Superior High School is on the forefront of the battle against youth tobacco use. The school was one of two in Wisconsin and one of 10 in the nation to pilot the American Lung Association’s Intervention for Nicotine Dependence: Education, Prevention, Tobacco and Health (INDEPTH) program last school year.

School social worker Jane Larson said SHS has recently been asked to test-drive the lung association’s retooled cessation program, Not On Tobacco, beginning in March.

Both programs target vaping, as well as traditional tobacco use, and they give students a chance to change.

The four-session INDEPTH program was developed in response to the vaping epidemic, said Pat McKone, senior director with the American Lung Association. It is offered to students who are caught vaping or using tobacco products for the first time in lieu of suspension. Students can also self-refer to the program.

It’s a learning opportunity, not a cessation program.

“Here’s an opportunity to work with somebody and see if you can do something different,” Larson said.

Students learn how vaping can affect their health and budget, and discuss healthy alternatives as a group.

“Typically the kids are using in a peer group,” Larson said. “If you can establish a peer group working toward the same goal of trying to quit, they can be a support for each other.”

The program shows they’re not alone, she said, and they learn from each other.

A total of 59 students have gone through the INDEPTH program since SHS began piloting it.

“What I like about the program, too, is it gives our administration an alternative to just suspending kids from school,” said Activities Director Ray Kosey. “Yeah, there’s got to be a consequence, that’s our policy, now you can take the class in lieu of suspension … If kids take that option, they’re still in our building and we can support them academically.”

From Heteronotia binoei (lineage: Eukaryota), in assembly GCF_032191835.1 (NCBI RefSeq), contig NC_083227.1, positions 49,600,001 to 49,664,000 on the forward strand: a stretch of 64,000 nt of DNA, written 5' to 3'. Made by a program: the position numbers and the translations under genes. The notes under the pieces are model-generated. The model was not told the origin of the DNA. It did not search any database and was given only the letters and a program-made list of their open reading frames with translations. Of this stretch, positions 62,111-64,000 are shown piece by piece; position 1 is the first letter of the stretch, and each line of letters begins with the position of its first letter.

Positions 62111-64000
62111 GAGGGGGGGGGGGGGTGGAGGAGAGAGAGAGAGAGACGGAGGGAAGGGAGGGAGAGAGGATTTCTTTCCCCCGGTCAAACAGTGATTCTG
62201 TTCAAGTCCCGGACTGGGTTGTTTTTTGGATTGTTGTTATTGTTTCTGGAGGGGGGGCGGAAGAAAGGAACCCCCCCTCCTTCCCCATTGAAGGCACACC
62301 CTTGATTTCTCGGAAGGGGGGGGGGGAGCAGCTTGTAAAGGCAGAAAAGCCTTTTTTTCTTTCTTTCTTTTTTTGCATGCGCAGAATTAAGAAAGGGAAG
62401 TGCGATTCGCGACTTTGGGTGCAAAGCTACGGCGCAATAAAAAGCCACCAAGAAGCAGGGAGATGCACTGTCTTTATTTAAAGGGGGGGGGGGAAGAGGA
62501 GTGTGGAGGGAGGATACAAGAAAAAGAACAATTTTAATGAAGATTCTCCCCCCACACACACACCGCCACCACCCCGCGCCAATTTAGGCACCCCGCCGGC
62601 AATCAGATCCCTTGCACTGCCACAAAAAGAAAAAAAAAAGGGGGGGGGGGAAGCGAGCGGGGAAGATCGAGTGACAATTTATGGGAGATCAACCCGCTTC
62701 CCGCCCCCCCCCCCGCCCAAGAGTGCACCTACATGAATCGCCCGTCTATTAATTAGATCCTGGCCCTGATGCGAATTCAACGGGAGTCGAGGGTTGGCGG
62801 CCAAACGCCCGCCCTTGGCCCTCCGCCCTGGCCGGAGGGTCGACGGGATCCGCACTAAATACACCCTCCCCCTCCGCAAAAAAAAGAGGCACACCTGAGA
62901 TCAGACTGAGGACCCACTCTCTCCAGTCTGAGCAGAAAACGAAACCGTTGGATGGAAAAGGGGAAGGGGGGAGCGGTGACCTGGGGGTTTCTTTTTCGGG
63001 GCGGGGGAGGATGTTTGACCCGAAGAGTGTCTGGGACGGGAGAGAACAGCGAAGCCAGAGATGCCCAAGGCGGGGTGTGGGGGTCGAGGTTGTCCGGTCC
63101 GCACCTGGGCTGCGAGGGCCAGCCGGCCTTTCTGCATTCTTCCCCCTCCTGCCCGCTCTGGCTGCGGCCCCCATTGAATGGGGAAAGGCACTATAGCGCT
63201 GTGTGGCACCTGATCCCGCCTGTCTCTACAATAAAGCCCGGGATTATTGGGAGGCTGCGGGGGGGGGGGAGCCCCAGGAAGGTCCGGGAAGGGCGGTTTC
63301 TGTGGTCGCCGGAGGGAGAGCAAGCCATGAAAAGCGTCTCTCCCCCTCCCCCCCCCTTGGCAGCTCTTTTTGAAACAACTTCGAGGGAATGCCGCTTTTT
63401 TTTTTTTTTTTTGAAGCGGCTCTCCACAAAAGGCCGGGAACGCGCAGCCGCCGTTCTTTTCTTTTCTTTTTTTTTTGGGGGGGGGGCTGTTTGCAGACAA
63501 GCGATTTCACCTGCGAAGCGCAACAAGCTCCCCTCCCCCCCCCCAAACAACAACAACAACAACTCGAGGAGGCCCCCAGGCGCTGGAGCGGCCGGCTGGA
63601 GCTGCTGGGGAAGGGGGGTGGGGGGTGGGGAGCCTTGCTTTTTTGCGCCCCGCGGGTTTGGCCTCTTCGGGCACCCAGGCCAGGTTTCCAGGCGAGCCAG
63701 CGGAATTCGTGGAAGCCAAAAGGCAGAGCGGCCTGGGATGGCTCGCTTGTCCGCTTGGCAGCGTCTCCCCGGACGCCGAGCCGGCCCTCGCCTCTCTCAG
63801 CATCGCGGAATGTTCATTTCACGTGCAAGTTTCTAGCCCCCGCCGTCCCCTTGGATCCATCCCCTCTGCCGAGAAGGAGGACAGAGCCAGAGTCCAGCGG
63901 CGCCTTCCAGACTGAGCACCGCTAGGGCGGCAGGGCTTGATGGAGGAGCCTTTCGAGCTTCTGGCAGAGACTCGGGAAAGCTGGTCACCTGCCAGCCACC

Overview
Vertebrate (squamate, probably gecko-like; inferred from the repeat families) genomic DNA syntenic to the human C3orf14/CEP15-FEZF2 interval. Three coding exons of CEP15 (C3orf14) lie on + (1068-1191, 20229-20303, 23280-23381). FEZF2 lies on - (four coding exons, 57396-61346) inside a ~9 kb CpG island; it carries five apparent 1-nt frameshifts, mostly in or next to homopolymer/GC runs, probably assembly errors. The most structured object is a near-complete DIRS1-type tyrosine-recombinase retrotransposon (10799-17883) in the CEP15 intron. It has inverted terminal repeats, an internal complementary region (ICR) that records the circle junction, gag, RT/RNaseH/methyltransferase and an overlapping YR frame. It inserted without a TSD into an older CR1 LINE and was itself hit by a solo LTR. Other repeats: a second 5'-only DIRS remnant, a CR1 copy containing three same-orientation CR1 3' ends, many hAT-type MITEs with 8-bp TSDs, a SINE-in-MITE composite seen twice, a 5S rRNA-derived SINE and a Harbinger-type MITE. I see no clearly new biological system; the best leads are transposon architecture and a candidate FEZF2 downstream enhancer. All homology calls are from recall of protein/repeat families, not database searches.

Kosey said students vape at the high school on a daily basis. Vaping is also a county-wide concern, according to the results of the 2019 Youth Risk Behavior Survey. The survey was taken by 1,394 students from Superior, Northwestern and Solon Springs high schools. Nearly half those students, 49%, said they’ve tried vaping, and 24% of high school students in Douglas County reported vaping in the last 30 days.

In contrast, 11% of students reported using other tobacco products in the past 30 days (5% used chew or smokeless tobacco, 6% used cigars, 8% used cigarettes).

Of those who have vaped or used other tobacco products, nearly half — 46%— reported trying to quit within the past 12 months.

Larson also offers the Not On Tobacco cessation program to SHS students, and five have completed it. The high school will be among the first to pilot changes to the 10-session program next month.

McKone said experts are still learning about vaping devices, which are unregulated and target youth with candy-like flavors. People often think vaping is less harmful than traditional tobacco products.

“These delivery systems are very powerful and we know these young people are truly addicted to nicotine,” McKone said. “We want to be sure we’re meeting these needs and really addressing the epidemic we’re in.”

The programs offer students a chance to change, rather than miss school.

“If we want to change behavior, suspension doesn’t change behavior,” Larson said. “When somebody’s addicted, they’re addicted, and sending them home isn’t going to help.”

Parents are also on the front lines in the battle against big tobacco. Because vaping devices mimic common items like highlighters and flash drives, they might be hard to spot.

“I think a lot of parents might not know what’s going on,” Kosey said. “I think parents really have to be watching their kids, asking questions, having good conversations and telling them the health risk.”

The INDEPTH and NOT programs are free. Visit the American Lung Association website to learn more.